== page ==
Futuremark’s graphics benchmark heavily favors the $2400 machine’s two GeForce GTX 780 cards, producing a chart of nearly perfect performance scaling between five of the six tested configurations. The $750 machine doesn’t live up to its scaling expectations when Paul overclocks it, but that's probably because it's constrained by a multiplier-locked CPU.
That same $750 machine outperforms Don’s $1600 PC in PCMark’s “Work” test, at least at baseline frequencies. At first I was unable to explain Don's loss. But after reading his write-up, I figured out that he was running his baseline numbers with his memory underclocked to DDR3-1333.
PCMark’s storage suite uses traces recorded from a number of productivity, content creation, and entertainment apps to emphasize real-world differences between drives. That's why a lot of SSDs will appear incredibly similar in this particular metric.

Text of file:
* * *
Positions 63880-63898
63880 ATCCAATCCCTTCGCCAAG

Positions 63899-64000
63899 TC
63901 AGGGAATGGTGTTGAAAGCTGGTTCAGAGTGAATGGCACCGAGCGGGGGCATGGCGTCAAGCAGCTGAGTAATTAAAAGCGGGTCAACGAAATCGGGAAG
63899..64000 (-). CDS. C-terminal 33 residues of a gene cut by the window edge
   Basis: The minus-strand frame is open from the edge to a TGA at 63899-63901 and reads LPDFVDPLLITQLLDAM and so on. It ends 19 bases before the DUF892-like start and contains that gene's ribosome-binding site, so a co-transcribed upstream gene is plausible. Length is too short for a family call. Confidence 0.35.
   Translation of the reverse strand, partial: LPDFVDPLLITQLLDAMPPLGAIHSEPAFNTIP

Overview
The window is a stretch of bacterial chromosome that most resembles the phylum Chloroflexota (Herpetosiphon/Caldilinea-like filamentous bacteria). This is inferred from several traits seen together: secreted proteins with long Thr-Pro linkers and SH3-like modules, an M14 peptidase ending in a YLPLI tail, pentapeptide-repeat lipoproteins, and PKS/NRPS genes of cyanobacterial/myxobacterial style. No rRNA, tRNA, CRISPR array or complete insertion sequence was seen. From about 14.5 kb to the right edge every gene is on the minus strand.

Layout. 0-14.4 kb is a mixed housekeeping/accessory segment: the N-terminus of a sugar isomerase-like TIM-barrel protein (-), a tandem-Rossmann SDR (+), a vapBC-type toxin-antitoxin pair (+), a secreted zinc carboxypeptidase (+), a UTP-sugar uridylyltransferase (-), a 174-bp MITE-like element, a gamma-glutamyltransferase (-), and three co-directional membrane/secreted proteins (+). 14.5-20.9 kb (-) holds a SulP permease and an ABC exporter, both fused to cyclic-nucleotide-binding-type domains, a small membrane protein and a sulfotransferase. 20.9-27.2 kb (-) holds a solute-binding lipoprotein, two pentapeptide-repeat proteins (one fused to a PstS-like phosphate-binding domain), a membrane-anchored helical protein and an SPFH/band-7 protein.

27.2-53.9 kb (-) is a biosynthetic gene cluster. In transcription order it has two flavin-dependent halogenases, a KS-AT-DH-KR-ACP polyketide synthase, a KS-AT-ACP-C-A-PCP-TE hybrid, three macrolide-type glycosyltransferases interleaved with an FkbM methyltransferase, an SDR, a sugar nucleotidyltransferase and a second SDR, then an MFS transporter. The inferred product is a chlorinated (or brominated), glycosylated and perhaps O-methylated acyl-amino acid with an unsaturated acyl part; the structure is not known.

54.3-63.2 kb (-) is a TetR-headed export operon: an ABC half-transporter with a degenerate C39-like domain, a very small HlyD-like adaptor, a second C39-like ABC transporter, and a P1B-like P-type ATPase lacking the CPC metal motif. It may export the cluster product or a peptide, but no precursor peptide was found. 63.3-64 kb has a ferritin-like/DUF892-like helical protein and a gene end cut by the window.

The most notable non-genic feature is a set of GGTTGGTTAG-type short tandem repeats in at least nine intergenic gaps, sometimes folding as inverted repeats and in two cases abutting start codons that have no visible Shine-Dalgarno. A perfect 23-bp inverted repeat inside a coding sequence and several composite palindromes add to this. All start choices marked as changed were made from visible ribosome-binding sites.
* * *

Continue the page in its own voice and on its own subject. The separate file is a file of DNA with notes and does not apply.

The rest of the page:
This is the only synthetic benchmark used in our value scoring, which is going to give the two SSD-equipped boxes an advantage over the $750 machine.
- Three Strong Systems Face Off
- Benchmark And Overclocking Configurations
- Results: 3DMark And PCMark
- Results: SiSoftware Sandra
- Results: Battlefield 4
- Results: Arma 3
- Results: Grid 2
- Results: Far Cry 3
- Results: Audio And Video Encoding
- Results: Adobe Creative Suite
- Results: Productivity
- Results: File Compression
- Power Consumption And Heat
- Overall Performance And Efficiency
- Picking A Performance-Value Winner